By Sam Affoumado
Autism Spectrum Disorders (ASD) may possibly be the most complex disabilities that families can face. The New York Premiere of Falling, a drama by Deanna Jent, beautifully directed by Lori Adams, opened at the Minetta Lane Theater on October 15, 2012. Ms. Adams’ strong production candidly examines the challenges of two parents struggling to raise Josh, their severely autistic young adult son making Falling a compelling evening of theater. The intense drama is filled with emotionally painful situations while also being infused with moments of raw tension- relieving laughter. The play transcends the story’s poignant subject matter, while never becoming sentimental or political, but rather delivering a straightforward look into their chaotic, day-to-day family life.
The Martins have their daily routines down to a science. Virtually, every minute is planned and every move they make calculated to defuse potential confrontations. They make effective use of behavior modification strategies like the large, prominently displayed calendars, which remind them of upcoming events and rewards for their son’s positive behavior. Family members even make use of secret code words and employ gestures to thwart potentially dangerous incidents. Tedious daily rituals are reinforced to maintain a degree of peace and harmony in their unpredictably volatile household.
On this particular day, their usually smooth scheduling begins to unravel ultimately falling apart. Their health aide refuses to return because Josh has been too aggressive. The agency does not have a substitute with the necessary training or skills to send as a replacement, so today Mom and Dad will have no breaks in sharing the exhausting task of caring for their emotionally impulsive son. The scheduled arrival of Mom’s religious mother-in-law, Grammy Sue (Celia Howard), who sincerely attempts to support the situation with prayer, only adds to the chaos while fueling the fire. Events accumulate appallingly while their relationships begin to unravel hurling the family into a whirlpool of violent episodes.
The impressive Daniel Everidge (Josh) gives a moving performance as he navigates the character’s sudden transitions, while skillfully externalizing the physical manifestation of an autistic man-child. The actor paints a vivid portrait revealing the tortured nature of the character’s soul. We can feel the constant bombardment by external stimuli that easily spark his extremely dysfunctional episodes.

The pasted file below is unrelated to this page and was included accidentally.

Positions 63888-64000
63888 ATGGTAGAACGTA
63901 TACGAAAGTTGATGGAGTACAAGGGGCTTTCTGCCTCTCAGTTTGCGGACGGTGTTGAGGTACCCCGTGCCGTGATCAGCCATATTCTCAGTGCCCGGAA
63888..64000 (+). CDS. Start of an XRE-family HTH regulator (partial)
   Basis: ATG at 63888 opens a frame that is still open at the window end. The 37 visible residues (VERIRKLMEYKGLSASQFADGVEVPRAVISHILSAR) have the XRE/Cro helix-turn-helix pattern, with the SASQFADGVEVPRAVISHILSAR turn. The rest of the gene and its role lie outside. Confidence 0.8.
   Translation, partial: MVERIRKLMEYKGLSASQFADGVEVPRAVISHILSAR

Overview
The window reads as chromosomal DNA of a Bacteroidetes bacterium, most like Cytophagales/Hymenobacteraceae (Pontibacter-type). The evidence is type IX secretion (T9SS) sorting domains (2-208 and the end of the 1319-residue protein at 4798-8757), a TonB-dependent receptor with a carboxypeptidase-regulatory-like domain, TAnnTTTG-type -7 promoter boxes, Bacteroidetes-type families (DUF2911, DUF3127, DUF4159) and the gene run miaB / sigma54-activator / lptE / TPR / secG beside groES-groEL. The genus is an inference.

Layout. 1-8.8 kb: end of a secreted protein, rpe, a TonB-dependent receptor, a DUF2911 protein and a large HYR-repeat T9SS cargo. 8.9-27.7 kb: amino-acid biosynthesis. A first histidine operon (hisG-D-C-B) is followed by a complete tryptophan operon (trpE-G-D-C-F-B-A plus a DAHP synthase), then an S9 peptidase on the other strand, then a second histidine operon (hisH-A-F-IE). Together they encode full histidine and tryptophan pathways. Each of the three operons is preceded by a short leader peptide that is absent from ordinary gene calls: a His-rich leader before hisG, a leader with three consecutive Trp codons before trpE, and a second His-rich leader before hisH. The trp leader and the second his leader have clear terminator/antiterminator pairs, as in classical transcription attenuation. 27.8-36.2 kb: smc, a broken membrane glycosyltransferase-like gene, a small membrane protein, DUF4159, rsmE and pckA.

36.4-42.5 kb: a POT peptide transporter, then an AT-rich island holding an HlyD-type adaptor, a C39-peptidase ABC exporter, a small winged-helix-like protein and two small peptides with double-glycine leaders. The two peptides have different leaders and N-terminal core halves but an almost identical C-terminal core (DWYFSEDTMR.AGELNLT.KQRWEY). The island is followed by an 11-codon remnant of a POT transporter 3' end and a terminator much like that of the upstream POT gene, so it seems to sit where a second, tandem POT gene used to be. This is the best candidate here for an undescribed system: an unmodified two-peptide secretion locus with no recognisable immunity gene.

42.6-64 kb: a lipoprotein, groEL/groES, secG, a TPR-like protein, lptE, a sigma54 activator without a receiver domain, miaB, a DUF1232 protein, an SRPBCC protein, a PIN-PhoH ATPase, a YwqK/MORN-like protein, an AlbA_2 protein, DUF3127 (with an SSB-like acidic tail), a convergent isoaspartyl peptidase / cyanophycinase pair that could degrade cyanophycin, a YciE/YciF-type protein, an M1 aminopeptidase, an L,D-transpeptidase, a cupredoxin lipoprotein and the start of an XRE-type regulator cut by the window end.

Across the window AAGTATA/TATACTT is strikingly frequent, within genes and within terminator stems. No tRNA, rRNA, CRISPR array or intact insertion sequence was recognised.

His family, however, has discovered some marvelous techniques to aid Josh and temper his outbursts. They have created a soothing physical form of stimulation from a rigged box of falling feathers that Josh uses frequently as well as an arsenal of other strategies the family has learned to execute at his volatile moments.
The entire ensemble is outstanding. Julia Murney (Tami) is powerful as Josh’s over protective, all-loving, and forgiving mother. She often endures emotional and physical abuse at the hands of her own son, but she is determinedly unwilling to send him away to a group home. No place seems good enough or appropriately safe enough for Josh. Her resolve to keep Josh at home puts a heavy toll on every member of the household. Her husband Bill (Daniel Pearce), who equally shares the burden of raising Josh, feels shut out by his wife both physically and emotionally. Lisa (Jacey Powers} embodies the neglected teenage daughter’s struggle with her feelings of resentment often exploding in anger at the life she has been forced to endure.
All the members of the family have their coping mechanisms, but Tami relies heavily on wine and dream-like fantasy escapes.
The theatrical devices in Tami’s surreal dream sequences at first seem disjointed and may not work for everyone, but they ultimately serve a purpose. We come to understand her frustrations, doubts and conflicted feelings about her son.
The absorbing play is an illuminating evening of theater. The entire cast is extraordinary and every actor has moments to shine. The family drama speaks volumes about unconditional love as well as dashed hopes and dreams, daring to take an unflinching look at the affects of autism and the sacrifices needed to cope with this rarely explored disease.
Kudos to Rick Sordelet (Movement and Fight Director), to set designer John Stark, who created a realistic interior complete with little toy trains and piles of toddlers DVDs perfectly establishing the chaos that is this family’s lives, and to lighting designer Julie Mack, who takes us from grim reality to moments of surreal escape.
Presented by Terry Schnuck, James and Catherine Berges, Crystal Beuerlein, and Michael and Noémi Neidorff at the Minetta Lane Theatre, 18 Minetta Lane, NYC. Opened Oct. 15 for an open run. (800) 982-2787 or www.ticketmaster.com. Casting by Pat McCorkle.
Photos: Carol Rosegg
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